Monday, 18 June 2007

Colin Christie ponders the educational jargon and flawed proposals in the Secondary Curriculum Review

The Qualifications and Curriculum Authority (QCA) in its Secondary Curriculum Review presents us with a bewildering range of new educational jargon: ‘curriculum lenses’, ‘importance statements’, ‘curriculum dimensions’ and ‘key concepts’ among others. As so often, teachers are expected to embrace a whole new vocabulary and frame of reference. Familiar ideas are not developed and expanded within current frameworks but repackaged and relaunched to maximise impact. The result is confusion.

At the heart of the review is the aim of a more flexible curriculum where content overload is reduced and pupils and teachers alike have more room to explore areas in depth and make links between subjects. The implementation of this aim is flawed in several ways.With attainment elevated to such a key indicator of a school’s, and government’s success, published in league tables, one would expect any curriculum review to address the issue of how it will improve and measure attainment. The secondary curriculum review, however, appears to treat curriculum and assessment of learning as two entirely separate issues. The proposals highlight changes to the programme of study (what should be learnt) but nowhere propose revisions to the descriptors of the levels of attainment (what aspects of that learning must be demonstrated).

The argument may be advanced that the level descriptors themselves are in many cases very general and allow for a variety of content. However, this hardly represents a systematic, coherent approach to curriculum planning, whereby new syllabus content has to be grafted onto pre-existing assessment criteria.

Even if one accepts that the existing national curriculum assessment criteria can be fitted into the new curriculum, two questions remain.

Firstly, the backwash effect of the GCSE examination. The current national curriculum for modern foreign languages (MFL), for example, already allows teachers to stipulate content. It has, in effect, been content free since the areas of experience were removed in the last review. In practice, however, teachers import the GCSE specification into KS3. This has the demotivating effect of the KS3 topics being revisited (often in their entirety) at KS4. It is, in other words, the GCSE specifications which drive the KS3 syllabus for MFL as teachers seek to give learners an ‘early start’ to GCSE, taking the long view on maximising examination results. It seems totally irrational not to review the GCSE specifications at the same time, taking the KS3 outcomes as stepping stones to KS4 outcomes.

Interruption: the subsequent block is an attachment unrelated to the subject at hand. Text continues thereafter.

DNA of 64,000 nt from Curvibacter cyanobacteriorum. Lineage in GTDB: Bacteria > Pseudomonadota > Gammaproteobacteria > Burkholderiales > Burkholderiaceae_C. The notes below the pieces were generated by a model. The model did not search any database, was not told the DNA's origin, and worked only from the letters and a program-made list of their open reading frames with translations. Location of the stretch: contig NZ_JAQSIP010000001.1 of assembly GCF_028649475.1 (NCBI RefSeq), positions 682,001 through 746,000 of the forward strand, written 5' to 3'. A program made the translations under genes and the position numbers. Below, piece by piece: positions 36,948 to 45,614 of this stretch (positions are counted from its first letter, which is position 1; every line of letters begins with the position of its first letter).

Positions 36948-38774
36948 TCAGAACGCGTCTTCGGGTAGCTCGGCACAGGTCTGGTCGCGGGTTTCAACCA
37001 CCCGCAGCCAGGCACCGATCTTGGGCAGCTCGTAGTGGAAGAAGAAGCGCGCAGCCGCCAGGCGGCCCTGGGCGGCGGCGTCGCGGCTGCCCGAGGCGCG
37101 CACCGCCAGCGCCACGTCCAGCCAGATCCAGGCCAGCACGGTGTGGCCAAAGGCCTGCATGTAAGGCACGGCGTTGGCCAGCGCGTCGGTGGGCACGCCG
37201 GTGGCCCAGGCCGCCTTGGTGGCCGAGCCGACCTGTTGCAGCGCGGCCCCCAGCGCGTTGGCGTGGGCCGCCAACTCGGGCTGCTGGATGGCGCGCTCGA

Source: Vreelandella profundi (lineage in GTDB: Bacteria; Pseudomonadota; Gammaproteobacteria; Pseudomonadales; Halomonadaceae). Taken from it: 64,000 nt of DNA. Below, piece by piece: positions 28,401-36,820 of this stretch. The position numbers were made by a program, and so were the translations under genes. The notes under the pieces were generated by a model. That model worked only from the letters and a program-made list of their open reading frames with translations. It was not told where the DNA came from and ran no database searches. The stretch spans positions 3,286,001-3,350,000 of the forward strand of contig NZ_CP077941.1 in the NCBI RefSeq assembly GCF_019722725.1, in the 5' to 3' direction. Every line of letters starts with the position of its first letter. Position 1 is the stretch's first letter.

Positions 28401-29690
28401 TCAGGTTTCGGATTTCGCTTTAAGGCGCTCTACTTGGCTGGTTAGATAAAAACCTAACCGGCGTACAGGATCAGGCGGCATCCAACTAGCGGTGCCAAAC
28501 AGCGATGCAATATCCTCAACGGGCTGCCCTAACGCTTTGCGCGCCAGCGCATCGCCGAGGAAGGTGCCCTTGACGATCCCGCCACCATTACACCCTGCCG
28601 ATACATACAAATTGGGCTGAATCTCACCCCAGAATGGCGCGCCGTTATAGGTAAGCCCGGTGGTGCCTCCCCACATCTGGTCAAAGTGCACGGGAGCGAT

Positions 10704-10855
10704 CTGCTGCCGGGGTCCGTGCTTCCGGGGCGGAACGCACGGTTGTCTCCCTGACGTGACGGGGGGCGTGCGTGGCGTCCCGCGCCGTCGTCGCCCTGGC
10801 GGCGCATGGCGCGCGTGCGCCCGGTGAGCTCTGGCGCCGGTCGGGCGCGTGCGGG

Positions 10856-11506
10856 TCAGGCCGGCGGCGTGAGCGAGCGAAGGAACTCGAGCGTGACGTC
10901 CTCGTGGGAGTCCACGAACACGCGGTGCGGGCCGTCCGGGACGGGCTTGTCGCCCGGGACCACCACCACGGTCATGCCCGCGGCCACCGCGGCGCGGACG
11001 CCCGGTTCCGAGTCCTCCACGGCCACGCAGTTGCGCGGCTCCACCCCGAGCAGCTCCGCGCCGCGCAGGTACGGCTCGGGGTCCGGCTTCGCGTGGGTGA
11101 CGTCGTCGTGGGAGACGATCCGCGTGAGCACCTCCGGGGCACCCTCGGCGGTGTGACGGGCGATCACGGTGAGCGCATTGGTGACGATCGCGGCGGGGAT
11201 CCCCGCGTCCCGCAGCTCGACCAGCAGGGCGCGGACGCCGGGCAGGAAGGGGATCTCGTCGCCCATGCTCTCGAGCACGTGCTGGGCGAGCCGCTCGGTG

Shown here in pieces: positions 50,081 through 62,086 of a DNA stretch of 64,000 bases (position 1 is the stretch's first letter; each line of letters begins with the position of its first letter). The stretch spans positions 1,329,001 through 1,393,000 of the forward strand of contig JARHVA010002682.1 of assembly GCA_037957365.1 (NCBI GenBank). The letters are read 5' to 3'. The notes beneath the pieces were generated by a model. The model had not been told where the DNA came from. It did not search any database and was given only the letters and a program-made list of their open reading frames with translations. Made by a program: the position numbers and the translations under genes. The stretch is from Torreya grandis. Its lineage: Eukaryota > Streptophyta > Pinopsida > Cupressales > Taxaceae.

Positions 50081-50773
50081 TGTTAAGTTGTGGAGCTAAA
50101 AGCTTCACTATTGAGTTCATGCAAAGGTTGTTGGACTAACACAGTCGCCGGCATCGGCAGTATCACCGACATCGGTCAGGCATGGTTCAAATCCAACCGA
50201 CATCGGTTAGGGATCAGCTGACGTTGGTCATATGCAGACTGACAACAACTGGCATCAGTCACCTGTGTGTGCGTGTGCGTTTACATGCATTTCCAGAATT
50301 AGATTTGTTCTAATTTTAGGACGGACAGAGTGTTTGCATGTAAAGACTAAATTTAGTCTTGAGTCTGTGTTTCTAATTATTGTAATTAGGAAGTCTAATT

Secondly, the review states: ‘By its very nature, most assessment is not one-size-fits-all but must be specific to the learner, personalised and therefore inclusive, that is, relevant to all learners in the class’. This statement is simply at odds with the current national, centralised GCSE assessment regime. Alternatives, such as the German Abitur, where teachers submit locally devised assessments for approval by the regional education minister are not discussed. Instead, teachers and senior managers are encouraged to plan the detail of what is taught and how. It is highly questionable as to whether the job of curriculum planner, isolated in a department or even as a whole school, is a teacher’s role. If this is a valid role, it is doubtful that teachers will be given any extra quality time to fulfil it. In the field of MFL, in the late 1970s, teachers came together at grass roots level, in regional groups, to devise graded objective tests for learners. This was a successful enterprise, which formed the basis of the GCSE examination. It will take a similar time commitment for teachers to be able to work together to produce meaningful curriculum documents. Furthermore, it is important for teachers to work within the framework of a shared approach to subject-specific pedagogy, building on effective practice. The development of curriculum programmes on a school-by-school basis will lead to a further erosion of this shared understanding.

Finally, if it is the role of government to establish a coherent curriculum which teachers can then adapt, that coherence is missing. Teachers still have to work with different frameworks which are independent of each other: QCA schemes of work; subject-specific teaching frameworks, programmes of study, attainment descriptors and GCSE specifications. Only a review which considers all of these together would be one worthy of the word ‘coherence’.

Details of the Qualifications and Curriculum Authority (QCA) Secondary Curriculum Review can be found on the QCA web site: